Tuesday, November 22nd, 2016
Expert cites critical need for mental health first aid
By Jared Mauch
Participants work to correctly list mental illness disabilities during a mental. . .
CELINA - County, church and other local officials are on the front line in dealing with mental health issues, an expert said Monday.
Partnership for Violence Free Families Executive Director Donna Dickman spoke at Romer's Catering to those first responders about mental first aid and ways to help people with mental illness, which can lead to a variety of disabilities.
"It limits your life. It limits your relationships. It limits your work or school environments," she said.
Disabilities can range from gingivitis and back pain to post traumatic stress disorder and dementia. Depression can hinder a person's ability even to get out of bed.
Mental health first aid is vital because of the prevalence of mental health crises, she said. First responders must understand the signs of mental illness because some people in need try to hide their illnesses and their issues may not be obvious, she said.
Mental health first aid is "offered to a person developing a mental health problem or experiencing a mental health crisis," said Dickman of Lima. "The first aid is given until the appropriate treatment and support are received and the crisis is resolved."
First responders providing comfort and treatment to someone with a mental illness is the equivalent to giving CPR to someone not breathing, she said.
"We can comfort somebody or calm them down," Dickman said.
People in need don't immediately require counseling or therapy. They need someone to be there until professionals can take over, she added.
Mental health first aid comes into play when someone experiences an issue such as a panic attack or post traumatic stress attack, Dickman said.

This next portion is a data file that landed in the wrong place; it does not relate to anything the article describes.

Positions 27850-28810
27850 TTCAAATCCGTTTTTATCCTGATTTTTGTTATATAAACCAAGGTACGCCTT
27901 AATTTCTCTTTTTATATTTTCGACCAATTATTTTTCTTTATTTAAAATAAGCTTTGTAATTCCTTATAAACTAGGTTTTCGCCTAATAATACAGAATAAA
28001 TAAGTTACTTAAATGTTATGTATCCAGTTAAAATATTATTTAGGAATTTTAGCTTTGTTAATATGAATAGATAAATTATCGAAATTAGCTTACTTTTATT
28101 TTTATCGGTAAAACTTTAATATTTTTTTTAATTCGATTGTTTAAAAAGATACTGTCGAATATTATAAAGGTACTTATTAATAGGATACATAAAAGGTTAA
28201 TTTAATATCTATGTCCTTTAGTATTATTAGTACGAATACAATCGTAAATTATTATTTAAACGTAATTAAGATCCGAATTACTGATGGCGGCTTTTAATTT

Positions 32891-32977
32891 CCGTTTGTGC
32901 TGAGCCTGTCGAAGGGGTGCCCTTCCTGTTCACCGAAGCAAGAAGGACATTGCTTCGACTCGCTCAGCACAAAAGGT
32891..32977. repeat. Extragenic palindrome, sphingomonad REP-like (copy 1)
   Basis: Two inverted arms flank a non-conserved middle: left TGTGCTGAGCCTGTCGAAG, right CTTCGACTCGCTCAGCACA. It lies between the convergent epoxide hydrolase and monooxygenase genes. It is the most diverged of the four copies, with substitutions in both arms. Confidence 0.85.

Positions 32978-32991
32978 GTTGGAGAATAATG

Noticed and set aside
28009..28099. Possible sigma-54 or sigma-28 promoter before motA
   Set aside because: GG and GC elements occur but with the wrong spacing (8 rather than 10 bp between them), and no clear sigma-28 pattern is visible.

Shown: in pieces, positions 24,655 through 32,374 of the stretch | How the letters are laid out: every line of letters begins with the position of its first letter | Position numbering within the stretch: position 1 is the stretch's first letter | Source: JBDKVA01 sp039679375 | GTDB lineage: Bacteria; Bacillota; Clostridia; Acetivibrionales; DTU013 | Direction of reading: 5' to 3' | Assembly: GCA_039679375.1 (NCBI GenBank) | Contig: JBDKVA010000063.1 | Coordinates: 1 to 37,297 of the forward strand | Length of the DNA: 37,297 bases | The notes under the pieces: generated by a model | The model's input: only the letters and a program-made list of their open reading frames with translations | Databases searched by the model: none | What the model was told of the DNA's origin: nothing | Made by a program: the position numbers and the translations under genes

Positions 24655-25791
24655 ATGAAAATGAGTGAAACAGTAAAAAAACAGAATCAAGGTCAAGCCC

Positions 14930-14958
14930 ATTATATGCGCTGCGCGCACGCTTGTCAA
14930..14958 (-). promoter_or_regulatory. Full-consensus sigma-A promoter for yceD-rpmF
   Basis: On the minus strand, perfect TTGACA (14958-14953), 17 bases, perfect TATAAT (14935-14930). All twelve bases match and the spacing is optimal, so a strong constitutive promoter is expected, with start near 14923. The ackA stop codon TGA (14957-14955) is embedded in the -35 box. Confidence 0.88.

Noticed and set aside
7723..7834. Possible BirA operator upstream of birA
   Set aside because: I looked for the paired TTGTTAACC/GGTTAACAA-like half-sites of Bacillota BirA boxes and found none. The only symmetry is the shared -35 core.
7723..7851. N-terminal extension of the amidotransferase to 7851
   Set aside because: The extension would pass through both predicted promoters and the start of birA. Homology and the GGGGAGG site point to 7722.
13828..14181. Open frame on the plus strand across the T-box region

Professionals have adapted a first-response plan created in Australia, she noted. The first step is to assess the risk of suicide or harm. Responders should listen non-judgmentally to those in need and then reassure them they'll receive help.
"People won't go get help if they think they're going to be judged. And we do, we do judge," Dickman said.
Finally, responders should encourage those in need to seek appropriate professional help, self-help and support strategies, she said.
The stigma of mental illness can be alleviated by proven treatment, she added.
"If we have folks who need help, we need to know where those resources are and get them help," she said.
About one in five people in America have some sort of mental illness, and many are afraid to seek help, she said.
Mental health first aid, depression and anxiety were covered in the morning portion of the eight-hour class. Also scheduled for the day were sessions on substance-use disorder, suicide, panic attacks and traumatic events.
Depression and anxiety are the two most common mental illnesses in America, but both are treatable through medication, counseling and therapy, she said.
Cookie-cutter approaches may not work, but treatment options exist, Dickman said.